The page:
• ITVI.USA
    15,379.620
    -113.610
    -0.7%
  • OTLT.USA
    2.786
    -0.021
    -0.7%
  • OTRI.USA
    21.500
    -0.060
    -0.3%
  • OTVI.USA
    15,349.750
    -127.770
    -0.8%
  • TSTOPVRPM.ATLPHL
    3.300
    -0.240
    -6.8%
  • TSTOPVRPM.CHIATL
    2.950
    -0.020
    -0.7%
  • TSTOPVRPM.DALLAX
    1.440
    0.000
    0%
  • TSTOPVRPM.LAXDAL
    3.310
    0.060
    1.8%
  • TSTOPVRPM.PHLCHI
    2.150
    0.020
    0.9%
  • TSTOPVRPM.LAXSEA
    3.950
    -0.100
    -2.5%
  • WAIT.USA
    126.000
    1.000
    0.8%
  • ITVI.USA
    15,379.620
    -113.610
    -0.7%
  • OTLT.USA
    2.786
    -0.021
    -0.7%
  • OTRI.USA
    21.500
    -0.060
    -0.3%
  • OTVI.USA
    15,349.750
    -127.770
    -0.8%
  • TSTOPVRPM.ATLPHL
    3.300
    -0.240
    -6.8%
  • TSTOPVRPM.CHIATL
    2.950
    -0.020
    -0.7%
  • TSTOPVRPM.DALLAX
    1.440
    0.000
    0%
  • TSTOPVRPM.LAXDAL
    3.310
    0.060
    1.8%
  • TSTOPVRPM.PHLCHI
    2.150
    0.020
    0.9%
  • TSTOPVRPM.LAXSEA
    3.950
    -0.100
    -2.5%
  • WAIT.USA
    126.000
    1.000
    0.8%
American Shipper

Campaign to enforce ocean emission regs gains support

Trident Alliance adds new members, studies tools that could aid regulators.

   Five companies have joined the Trident Alliance — a coalition of ship owners and operators pushing European and other authorities to enforce sulfur emission regulations — since the organization’s official launch in July. 
   The new members are Monaco charterer Scorpio; Dutch charterer Flinter; Solvang, a Norwegian operator of liquid bulk vessels; Nordic Tankers; and Ardmore Shipping Corp., according to a news release.
   The 17 members account for 7 percent of global bunker fuel consumption in the shipping industry.
   The Trident Alliance (learn more in the feature story “Going after dirty cheaters,” also available in the July hard copy and digital issues) has as its mission the creation of a level playing field for environmental compliance. New international rules to reduce ship pollution went into effect two years ago, with stricter limits for use of low-sulfur in emission control areas around North America, the Baltic Sea, the North Sea and the Caribbean. In January, the allowable sulfur level for marine engines will drop even further, requiring the use of much more expensive marine diesel oil and/or alternative emission filtration systems. Global sulfur rules could tighten again in 2020 or 2025, and Europe is expected in a few years to require low-sulfur fuel for vessels traveling within a certain distance of its coasts.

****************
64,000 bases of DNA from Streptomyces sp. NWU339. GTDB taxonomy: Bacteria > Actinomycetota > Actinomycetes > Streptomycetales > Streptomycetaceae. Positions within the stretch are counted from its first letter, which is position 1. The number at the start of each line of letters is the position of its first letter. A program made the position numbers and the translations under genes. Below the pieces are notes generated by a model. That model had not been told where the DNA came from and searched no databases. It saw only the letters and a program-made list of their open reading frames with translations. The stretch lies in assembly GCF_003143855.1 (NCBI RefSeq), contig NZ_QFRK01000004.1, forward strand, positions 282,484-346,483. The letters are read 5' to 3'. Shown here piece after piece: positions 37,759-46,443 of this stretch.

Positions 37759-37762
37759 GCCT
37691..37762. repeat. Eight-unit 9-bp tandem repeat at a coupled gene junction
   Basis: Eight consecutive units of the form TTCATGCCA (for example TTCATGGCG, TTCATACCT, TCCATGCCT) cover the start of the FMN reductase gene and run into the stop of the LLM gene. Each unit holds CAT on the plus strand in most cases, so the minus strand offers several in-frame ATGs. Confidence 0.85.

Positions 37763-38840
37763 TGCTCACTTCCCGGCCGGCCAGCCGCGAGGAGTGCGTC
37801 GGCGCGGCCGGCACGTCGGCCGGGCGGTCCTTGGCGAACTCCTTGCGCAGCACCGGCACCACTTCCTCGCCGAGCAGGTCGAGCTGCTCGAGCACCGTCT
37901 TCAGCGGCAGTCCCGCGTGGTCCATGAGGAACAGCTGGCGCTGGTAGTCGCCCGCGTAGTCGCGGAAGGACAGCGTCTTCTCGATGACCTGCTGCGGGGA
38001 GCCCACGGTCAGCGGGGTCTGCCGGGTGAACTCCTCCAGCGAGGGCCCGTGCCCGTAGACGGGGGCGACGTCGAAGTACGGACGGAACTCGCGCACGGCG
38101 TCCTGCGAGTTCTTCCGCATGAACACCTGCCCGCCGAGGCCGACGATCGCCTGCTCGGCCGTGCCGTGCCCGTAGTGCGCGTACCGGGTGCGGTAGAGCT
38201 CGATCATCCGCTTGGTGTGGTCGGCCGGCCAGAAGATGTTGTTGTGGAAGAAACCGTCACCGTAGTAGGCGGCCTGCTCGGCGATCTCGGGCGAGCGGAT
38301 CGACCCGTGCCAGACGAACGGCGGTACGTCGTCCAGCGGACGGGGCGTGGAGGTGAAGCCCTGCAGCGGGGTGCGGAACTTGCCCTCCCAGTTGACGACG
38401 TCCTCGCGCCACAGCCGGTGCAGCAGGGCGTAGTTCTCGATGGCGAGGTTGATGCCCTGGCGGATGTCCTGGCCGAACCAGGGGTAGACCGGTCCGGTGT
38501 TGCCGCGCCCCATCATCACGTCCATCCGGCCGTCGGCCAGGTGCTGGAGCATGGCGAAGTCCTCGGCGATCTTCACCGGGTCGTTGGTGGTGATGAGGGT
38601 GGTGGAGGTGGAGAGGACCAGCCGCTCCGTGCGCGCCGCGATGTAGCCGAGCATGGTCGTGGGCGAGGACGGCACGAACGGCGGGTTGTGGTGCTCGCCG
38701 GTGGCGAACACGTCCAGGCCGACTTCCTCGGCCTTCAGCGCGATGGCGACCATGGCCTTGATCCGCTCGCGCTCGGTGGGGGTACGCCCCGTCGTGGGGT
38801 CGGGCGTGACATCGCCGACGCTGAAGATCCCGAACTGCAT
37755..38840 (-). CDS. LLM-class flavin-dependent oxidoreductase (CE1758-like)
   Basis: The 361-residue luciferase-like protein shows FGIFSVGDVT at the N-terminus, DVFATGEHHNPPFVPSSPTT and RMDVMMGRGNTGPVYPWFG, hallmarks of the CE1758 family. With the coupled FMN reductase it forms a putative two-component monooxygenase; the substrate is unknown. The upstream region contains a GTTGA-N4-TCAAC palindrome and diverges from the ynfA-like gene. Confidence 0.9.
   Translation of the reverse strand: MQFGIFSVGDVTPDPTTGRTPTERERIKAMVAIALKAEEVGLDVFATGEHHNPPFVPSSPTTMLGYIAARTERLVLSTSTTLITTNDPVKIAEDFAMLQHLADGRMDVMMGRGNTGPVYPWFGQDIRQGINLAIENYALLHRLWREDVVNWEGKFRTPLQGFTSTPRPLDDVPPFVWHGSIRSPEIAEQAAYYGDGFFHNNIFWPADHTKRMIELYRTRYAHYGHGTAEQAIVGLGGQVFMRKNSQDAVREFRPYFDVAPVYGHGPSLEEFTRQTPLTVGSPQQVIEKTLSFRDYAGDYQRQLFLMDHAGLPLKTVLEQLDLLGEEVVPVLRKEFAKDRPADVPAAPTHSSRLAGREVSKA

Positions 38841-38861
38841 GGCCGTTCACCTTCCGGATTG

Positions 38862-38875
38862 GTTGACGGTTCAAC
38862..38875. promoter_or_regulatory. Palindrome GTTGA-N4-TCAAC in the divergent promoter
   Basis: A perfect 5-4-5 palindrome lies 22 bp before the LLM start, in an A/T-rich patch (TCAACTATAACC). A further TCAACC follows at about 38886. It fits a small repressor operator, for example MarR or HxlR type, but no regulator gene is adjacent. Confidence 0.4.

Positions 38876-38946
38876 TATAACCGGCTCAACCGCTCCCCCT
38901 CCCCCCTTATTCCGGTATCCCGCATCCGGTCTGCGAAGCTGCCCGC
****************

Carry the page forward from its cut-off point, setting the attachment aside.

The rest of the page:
Trident members say they are concerned they could be at a competitive disadvantage if they incur heavy costs to meet the new emissions requirements while other carriers skirt the rules.
   Technological solutions being studied to support vigorous enforcement include deployment of handheld sulfur monitors to quickly measure sulfur levels in fuel; remote-controlled drones equipped with sensors to take air readings around vessels at sea; and automated reporting of fuel-line temperature as an indicator of whether a vessel is running on heavy fuel oil or marine gas oil.
   The founding Trident members are American Ro/Ro Carrier, EUKOR (car carrier), Höegh Autoliners, J. Lauritzen, Maersk Line, Maersk Tankers, Rickmers Linie, Stena, Torvald Klaveness, UECC, Unifeeder, and Wallenius Wilhelmsen Logistics.

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